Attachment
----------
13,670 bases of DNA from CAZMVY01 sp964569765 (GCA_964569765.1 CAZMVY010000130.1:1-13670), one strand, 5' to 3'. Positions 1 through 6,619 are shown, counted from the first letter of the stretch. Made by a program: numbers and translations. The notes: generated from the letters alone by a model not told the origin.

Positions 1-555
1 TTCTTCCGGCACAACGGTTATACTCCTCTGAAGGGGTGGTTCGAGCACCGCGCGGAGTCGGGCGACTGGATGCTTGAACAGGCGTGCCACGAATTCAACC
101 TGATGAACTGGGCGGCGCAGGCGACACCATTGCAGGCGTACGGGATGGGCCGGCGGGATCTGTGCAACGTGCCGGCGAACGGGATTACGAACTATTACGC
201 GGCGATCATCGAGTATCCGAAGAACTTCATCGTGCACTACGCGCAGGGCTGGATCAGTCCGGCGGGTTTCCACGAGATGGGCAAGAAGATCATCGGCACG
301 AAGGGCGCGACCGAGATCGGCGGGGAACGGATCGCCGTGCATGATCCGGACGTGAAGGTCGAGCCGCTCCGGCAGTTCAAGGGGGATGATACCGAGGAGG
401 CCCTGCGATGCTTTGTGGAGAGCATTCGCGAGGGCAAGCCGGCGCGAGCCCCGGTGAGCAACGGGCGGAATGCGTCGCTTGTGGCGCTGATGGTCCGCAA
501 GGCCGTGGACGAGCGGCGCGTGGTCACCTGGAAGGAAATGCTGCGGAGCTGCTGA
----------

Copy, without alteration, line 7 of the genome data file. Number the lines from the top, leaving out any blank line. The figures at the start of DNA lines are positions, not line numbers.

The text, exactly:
401 CCCTGCGATGCTTTGTGGAGAGCATTCGCGAGGGCAAGCCGGCGCGAGCCCCGGTGAGCAACGGGCGGAATGCGTCGCTTGTGGCGCTGATGGTCCGCAA